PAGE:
"A Thorn of Wisdom" is the shortest song on the album at just a shade over five minutes, it starts with a slow keyboard and slower percussion that slowly build up with a bass rumble as the rest of the band are added at various intervals to the song. It is also the sparsest song on the album, it does not have the same feeling as other songs on the record; however what it lacks in terms of album consistency, it more than makes up for in terms of quality. It might feel slightly out of place, but it still sounds brilliant. With the slow toll of a bell "I Celebrate Your Skin" creeps over you with all the subtly of a fog in a Hammer Horror film, it does not go much faster either and that is one again fine with me. It is another slow and dark doom metal song that goes slower than a 1990's internet modem, the band are not in any hurry to get to the end of the song either - this is something that I love and I also have no problems either. The penultimate song of the album is called "I Almost Loved You" and the misery is in full flow here once again, this is something that has not really stopped throughout the course of the album if we are honest. This is a piano and violin song which does not let the listen have an easy time, it is a friend in misery for all of your new miserable experiences. The more you listen to it, the beautiful is slowly revealed as the harrowing song reveals it dark heart to the world; it is one of the best song on the album. This leads onto the next song of the album called "Within a Sleeping Forest" which brings in the rest of the band back to the fold, they are needed as this song is over ten minutes in length. It also cover between the gothic and doom metal which the band use so well, creating a dark, desolate and devastating song. It is a last glorious blaze towards the edge of hell as the band, the time goes so fast with this song that once again you do not realise that ten minutes have passed and it is a fitting end to this album.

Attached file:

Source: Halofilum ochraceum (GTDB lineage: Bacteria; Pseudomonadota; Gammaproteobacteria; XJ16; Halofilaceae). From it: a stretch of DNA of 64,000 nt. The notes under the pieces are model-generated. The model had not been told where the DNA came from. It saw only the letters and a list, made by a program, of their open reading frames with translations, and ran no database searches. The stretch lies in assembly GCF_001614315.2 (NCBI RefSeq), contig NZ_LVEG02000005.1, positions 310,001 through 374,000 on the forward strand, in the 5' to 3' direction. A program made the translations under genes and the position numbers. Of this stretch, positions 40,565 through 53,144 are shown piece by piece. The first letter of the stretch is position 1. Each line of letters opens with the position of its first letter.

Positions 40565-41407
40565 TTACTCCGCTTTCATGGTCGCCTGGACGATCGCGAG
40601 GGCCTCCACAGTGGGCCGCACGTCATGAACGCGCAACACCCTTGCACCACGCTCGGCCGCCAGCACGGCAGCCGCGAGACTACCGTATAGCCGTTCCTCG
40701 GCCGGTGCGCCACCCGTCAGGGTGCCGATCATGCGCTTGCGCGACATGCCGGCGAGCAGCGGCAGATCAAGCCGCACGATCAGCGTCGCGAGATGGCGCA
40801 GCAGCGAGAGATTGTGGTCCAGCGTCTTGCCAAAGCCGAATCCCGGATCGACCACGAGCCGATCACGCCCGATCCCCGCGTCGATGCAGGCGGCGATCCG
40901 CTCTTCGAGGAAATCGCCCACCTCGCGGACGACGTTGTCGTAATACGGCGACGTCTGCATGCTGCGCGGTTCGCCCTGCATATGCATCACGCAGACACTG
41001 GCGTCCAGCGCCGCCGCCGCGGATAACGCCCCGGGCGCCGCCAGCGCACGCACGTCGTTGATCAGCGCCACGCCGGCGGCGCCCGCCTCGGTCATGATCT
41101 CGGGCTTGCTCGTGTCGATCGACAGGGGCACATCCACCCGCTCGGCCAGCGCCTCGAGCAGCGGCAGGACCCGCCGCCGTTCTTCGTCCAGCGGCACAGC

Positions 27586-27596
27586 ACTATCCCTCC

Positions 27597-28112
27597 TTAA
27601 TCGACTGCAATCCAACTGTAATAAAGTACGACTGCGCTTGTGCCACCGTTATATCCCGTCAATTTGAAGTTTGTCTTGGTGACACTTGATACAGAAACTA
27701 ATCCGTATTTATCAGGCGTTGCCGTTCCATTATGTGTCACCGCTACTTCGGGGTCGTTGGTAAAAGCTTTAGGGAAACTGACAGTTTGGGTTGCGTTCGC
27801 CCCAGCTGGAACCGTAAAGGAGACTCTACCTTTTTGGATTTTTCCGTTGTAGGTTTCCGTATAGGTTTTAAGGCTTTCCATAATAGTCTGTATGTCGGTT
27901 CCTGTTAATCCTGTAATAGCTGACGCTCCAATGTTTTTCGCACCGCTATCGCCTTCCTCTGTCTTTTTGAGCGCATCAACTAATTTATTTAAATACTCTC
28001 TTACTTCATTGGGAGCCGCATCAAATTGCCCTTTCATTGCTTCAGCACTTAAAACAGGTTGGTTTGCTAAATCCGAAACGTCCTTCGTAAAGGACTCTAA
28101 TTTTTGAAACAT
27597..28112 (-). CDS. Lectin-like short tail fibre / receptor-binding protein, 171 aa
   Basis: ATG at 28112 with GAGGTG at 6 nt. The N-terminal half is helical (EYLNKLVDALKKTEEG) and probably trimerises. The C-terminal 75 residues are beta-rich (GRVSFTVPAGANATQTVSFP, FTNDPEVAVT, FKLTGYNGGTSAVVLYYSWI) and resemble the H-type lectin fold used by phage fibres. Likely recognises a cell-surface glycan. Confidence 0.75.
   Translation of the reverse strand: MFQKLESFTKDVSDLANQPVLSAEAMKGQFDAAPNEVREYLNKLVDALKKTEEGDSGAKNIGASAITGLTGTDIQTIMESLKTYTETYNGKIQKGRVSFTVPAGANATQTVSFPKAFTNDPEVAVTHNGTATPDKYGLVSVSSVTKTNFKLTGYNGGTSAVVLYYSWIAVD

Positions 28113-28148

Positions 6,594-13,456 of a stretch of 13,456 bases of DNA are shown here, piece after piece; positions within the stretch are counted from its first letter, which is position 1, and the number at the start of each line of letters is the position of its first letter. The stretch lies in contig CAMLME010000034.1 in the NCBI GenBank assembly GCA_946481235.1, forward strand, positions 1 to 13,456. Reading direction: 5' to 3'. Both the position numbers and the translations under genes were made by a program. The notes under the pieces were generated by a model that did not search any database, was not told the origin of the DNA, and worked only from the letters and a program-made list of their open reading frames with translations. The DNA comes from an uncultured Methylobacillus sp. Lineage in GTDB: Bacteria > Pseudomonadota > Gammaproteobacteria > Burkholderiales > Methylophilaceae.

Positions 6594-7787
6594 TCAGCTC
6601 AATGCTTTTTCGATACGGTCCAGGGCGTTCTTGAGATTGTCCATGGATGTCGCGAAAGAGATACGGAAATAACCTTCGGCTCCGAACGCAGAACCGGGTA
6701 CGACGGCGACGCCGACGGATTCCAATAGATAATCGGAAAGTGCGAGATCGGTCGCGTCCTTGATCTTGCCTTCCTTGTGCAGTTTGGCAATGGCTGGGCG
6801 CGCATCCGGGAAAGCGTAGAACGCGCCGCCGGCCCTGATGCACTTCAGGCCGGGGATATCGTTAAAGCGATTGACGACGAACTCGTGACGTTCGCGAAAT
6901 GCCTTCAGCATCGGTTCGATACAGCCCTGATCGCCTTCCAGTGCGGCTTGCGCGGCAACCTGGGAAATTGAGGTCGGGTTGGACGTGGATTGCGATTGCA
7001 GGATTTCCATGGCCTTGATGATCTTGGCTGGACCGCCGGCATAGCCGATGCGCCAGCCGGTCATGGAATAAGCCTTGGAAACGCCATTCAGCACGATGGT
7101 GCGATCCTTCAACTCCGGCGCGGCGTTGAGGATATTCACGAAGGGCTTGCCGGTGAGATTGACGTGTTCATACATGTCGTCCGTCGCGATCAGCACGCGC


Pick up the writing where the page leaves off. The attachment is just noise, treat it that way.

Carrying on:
This album is brilliant, dark macabre album that takes the audience on a journey through the blackest of nights with a slice of doom that will make foundations quake. The performance of all the members of the band giving brilliant performances, not one note out of place or has not been agonised over either. Like many other bands, it is very much in their own comfort zone and you do not get any great surprises; but would you want that from this album? They already shocked the world when they released '34.788%... Complete' (another great album - as mentioned above), this album is one of those albums which can only further enhance their reputation and it is just brilliant. The list of My Dying Bride albums which everyone should own has increased by one......All hail the kings once more!
9 out of ten - Almost perfect, almost...
You can purchase Feel the Misery on Amazon here
You can visit the My Dying Bride website here (which also has a webstore where you can purchase this album as well their other works)
You can follow the activities of My Dying Bride on Facebook here
You can stream Feel the Misery on Spotify here
You can stream Feel the Misery on Deezer here
You can stream Feel the Misery on Tidal here
- ► 2017 (146)
- ► 2016 (249)
- Dr Dre - Compton
- Bachar Mar-Khalifé - Ya Balad
- Zombi - Shape Shift
- Andrea Bocelli - Cinema
- Scott Weiland & The Wildabouts - Blaster
- Saxon - Battering Ram